Living Christianity Blog

God’s People Must Struggle

Written by Leon Leonard

God’s way is the best way of life—but it isn’t always easy. We live in an evil world that makes faithfulness to God difficult. We must struggle against it!

Years ago I heard someone say that if a Christian is not struggling—he or she is not doing anything. After thinking about the statement, I had to agree. Satan is the god of this world, and he has designed nearly everything in this system of his (which is opposed to God) to make living God’s way of life difficult (2 Corinthians 4:4; Revelation 12:9)! Nearly everything labeled as evil by God is growing in prominence and acceptance—while everything labeled as good is degraded and forgotten (Isaiah 5:20)! This is the reality of the world in which we live.  

And Satan is not our only enemy! We are naturally inclined to follow the dictates of our sinful nature and heart (Jeremiah 17:9).

But we, as God’s people, cannot surrender to these two forces—the world and our human nature. We are called to struggle against them. God gives us His Holy Spirit so we can overcome this world’s ways and succeed in putting on God’s own character (Ephesians 4:22-24; Galatians 5:22-23).  

But, even with the help of God’s Holy Spirit, there still is a struggle. If we are not growing spiritually, then we are struggling in vain or not struggling at all.

Struggles of the apostle Paul

The apostle Paul described his struggles in Romans 7:15-22. These verses give a vivid description of his battle against his human nature. They are not written just to inform us about his life, but to give us an example of how we are to struggle against our human nature as well.

Notice Paul’s description of his internal struggle: “So I find it to be a law (rule of action of my being) that when I want to do what is right and good, evil is ever present with me and I am subject to its insistent demands. For I endorse and delight in the law of God in my inmost self [with my new nature]” (Romans 7:21-22, Amplified Bible). Paul goes on to say in verses 24-25 that He can only be victorious in this struggle by combining His personal struggle with the help of God!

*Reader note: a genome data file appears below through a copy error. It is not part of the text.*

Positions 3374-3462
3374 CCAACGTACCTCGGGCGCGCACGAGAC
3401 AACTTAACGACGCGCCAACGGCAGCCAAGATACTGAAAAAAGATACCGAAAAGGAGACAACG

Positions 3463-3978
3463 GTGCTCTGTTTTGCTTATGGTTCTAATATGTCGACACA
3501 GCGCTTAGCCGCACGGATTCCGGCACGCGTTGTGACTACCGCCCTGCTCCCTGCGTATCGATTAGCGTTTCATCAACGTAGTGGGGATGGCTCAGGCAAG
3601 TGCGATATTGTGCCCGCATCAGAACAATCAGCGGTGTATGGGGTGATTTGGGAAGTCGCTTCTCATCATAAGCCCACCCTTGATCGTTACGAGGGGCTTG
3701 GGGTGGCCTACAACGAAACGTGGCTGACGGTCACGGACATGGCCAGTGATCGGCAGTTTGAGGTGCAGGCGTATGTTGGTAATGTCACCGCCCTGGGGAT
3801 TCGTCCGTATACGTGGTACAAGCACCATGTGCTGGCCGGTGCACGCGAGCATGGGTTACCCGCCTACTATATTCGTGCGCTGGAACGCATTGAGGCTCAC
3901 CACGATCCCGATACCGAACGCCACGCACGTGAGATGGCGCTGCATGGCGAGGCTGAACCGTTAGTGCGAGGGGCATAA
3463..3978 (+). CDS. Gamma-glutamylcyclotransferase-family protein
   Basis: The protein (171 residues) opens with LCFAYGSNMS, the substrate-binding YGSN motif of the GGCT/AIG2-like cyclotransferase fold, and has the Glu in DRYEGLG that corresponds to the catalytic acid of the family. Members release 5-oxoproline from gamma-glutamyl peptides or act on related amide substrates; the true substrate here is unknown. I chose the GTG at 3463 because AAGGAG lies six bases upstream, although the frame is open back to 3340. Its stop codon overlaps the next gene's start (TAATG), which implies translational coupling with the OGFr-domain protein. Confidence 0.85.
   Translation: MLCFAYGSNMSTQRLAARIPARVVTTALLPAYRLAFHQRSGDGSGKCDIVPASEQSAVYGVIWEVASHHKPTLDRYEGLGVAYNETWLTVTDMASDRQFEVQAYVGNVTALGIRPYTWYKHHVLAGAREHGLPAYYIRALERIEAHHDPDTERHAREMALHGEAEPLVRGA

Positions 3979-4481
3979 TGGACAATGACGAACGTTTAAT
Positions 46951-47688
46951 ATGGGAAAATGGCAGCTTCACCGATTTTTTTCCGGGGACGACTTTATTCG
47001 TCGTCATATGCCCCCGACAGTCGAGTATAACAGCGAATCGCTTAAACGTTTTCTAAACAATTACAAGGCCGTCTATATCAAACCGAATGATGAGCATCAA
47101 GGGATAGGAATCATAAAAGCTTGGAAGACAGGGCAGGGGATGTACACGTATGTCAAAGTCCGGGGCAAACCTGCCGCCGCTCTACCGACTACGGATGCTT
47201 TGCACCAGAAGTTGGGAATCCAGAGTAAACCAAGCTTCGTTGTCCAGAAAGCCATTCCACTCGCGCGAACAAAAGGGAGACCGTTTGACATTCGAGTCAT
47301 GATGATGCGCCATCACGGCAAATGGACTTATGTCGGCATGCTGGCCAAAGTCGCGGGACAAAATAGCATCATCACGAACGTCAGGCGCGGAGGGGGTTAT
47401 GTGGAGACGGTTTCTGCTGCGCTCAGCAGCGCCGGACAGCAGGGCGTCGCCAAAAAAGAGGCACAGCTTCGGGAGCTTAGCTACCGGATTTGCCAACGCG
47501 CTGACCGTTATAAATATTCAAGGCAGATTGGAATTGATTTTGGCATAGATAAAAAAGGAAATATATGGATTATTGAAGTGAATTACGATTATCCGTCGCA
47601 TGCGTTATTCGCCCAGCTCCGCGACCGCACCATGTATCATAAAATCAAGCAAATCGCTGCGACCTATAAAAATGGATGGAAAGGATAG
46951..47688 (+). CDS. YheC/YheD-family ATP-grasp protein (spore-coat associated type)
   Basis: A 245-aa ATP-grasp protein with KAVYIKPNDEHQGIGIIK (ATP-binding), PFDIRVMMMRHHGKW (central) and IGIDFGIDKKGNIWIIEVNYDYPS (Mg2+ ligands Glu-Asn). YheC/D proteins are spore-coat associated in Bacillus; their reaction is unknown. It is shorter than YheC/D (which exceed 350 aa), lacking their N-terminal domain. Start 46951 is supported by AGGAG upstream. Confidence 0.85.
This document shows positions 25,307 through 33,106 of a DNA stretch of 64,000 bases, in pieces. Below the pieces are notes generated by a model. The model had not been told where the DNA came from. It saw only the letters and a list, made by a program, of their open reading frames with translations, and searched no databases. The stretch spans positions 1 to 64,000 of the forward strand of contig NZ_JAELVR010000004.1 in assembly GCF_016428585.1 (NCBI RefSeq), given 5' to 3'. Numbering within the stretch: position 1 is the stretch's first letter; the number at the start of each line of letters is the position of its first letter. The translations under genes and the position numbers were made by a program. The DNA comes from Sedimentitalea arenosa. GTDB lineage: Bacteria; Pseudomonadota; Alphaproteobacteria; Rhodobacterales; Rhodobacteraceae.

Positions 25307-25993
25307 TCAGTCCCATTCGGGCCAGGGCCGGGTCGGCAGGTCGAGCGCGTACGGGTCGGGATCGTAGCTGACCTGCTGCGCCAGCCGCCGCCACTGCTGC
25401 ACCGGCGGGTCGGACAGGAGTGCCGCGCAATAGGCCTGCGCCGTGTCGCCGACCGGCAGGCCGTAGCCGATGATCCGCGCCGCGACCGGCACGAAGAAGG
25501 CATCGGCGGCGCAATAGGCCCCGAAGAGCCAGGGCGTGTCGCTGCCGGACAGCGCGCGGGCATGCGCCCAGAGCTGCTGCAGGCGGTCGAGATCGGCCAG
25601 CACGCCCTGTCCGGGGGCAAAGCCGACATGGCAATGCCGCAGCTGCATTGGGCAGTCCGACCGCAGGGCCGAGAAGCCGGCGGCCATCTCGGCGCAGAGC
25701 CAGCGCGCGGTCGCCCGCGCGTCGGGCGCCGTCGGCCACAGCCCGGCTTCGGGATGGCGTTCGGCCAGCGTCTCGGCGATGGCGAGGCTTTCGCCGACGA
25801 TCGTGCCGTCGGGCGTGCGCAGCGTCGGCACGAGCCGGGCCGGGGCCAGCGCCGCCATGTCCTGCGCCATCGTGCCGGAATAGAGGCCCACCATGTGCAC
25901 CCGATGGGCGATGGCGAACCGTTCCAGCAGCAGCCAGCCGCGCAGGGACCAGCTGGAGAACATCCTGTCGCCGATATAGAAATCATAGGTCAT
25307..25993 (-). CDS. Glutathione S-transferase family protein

Even though Paul struggled against his ever-present sinful nature, sinning never became a way of life for him. In fact, in some of his final reflections on his life, the elderly apostle wrote: “I have fought the good fight, I have finished the race, I have kept the faith. Finally, there is laid up for me the crown of righteousness, which the Lord, the righteous Judge will give to me on that Day [at Christ’s return]” (2 Timothy 4:7-8).

There is so much we can learn from Paul’s example!

Even Jesus Christ struggled

Jesus Christ agonized deeply in the hours preceding His crucifixion. Notice His words the evening before His death: “My soul is very sad and deeply grieved, so that I am almost dying of sorrow. Stay here and keep awake and keep watch with Me” (Matthew 26:38, Amplified Bible). He even asked three times that the Father would spare Him from this trial (verse 39-44). But even though He asked for relief from the trial, He was fully prepared to submit to it in faith.  

Jesus Christ had full trust and confidence in His Father. Even in our most difficult struggles, we can remember the faith of Christ and strive to move forward with the same faithfulness that He showed. Whatever trial we experience, God can and will see us through it.  

We need faith to empower us through the struggles we face in life. That faith includes a focus on our future in God’s Kingdom—when our struggles will cease. This hope should drive us forward and remind us that struggling against the sins of this world is worth it.

“And God will wipe away every tear from their eyes; there shall be no more death, nor sorrow, nor crying. There shall be no more pain, for the former things have passed away” (Revelation 21:4).

Leon Leonard is a member of the Cleveland, Ohio, congregation of the Church of God, a Worldwide Association. He is an entrepreneur and writer.